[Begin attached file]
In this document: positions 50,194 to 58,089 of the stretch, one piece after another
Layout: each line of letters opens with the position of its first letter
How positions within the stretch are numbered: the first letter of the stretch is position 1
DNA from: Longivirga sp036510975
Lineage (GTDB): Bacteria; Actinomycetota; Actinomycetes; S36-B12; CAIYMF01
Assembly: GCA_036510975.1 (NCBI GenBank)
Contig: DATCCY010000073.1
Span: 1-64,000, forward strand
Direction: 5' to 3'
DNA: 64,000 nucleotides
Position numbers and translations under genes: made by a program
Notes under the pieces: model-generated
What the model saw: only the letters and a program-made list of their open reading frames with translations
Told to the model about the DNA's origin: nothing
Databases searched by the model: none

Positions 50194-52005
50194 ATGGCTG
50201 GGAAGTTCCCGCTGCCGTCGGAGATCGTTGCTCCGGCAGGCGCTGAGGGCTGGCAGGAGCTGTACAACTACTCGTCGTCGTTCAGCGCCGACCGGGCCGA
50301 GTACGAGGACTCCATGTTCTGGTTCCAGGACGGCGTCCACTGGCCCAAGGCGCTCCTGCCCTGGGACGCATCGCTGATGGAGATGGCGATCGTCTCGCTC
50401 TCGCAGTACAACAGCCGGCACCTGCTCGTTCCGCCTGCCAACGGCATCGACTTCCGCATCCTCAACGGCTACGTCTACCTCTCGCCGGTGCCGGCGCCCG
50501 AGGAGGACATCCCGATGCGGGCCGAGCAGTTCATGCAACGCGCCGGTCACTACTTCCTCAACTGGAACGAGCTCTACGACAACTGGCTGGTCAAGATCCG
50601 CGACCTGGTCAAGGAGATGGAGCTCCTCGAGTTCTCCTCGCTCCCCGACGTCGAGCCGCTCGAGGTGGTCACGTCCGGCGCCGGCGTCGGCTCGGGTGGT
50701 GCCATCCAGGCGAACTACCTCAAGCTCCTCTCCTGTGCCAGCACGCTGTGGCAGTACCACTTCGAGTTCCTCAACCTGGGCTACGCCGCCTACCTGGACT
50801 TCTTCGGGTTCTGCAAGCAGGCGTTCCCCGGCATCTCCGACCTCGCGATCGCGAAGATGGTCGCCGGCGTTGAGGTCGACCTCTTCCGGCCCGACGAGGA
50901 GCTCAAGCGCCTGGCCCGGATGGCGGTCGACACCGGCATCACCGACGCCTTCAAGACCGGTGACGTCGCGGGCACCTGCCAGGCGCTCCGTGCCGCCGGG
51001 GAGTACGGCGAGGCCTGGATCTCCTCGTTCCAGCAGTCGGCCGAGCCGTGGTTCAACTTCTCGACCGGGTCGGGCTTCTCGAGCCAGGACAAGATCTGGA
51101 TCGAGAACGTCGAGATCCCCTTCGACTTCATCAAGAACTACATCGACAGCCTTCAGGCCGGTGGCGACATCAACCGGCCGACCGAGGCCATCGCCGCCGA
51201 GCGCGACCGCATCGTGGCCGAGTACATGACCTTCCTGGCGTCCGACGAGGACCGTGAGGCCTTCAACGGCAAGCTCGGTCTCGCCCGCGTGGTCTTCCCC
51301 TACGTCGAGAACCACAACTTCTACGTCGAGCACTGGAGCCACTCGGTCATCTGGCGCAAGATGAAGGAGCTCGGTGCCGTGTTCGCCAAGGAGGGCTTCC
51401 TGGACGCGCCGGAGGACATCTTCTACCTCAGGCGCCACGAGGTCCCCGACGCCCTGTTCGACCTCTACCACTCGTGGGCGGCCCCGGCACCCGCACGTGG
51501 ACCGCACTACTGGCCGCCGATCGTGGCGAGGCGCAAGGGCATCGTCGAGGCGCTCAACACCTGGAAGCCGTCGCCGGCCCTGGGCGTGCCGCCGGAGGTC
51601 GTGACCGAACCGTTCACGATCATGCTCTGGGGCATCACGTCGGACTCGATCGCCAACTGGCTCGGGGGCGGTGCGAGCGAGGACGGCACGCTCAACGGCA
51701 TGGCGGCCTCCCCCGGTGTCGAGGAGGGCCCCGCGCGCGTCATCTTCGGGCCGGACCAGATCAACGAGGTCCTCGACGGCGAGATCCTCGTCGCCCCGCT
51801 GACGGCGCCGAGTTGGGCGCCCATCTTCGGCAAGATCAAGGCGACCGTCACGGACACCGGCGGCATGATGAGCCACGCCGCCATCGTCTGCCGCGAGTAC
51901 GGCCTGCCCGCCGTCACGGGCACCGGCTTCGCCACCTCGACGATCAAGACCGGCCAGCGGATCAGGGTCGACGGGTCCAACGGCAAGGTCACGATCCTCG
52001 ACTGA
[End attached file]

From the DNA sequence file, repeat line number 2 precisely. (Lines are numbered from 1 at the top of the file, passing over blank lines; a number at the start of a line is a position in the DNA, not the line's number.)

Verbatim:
Layout: each line of letters opens with the position of its first letter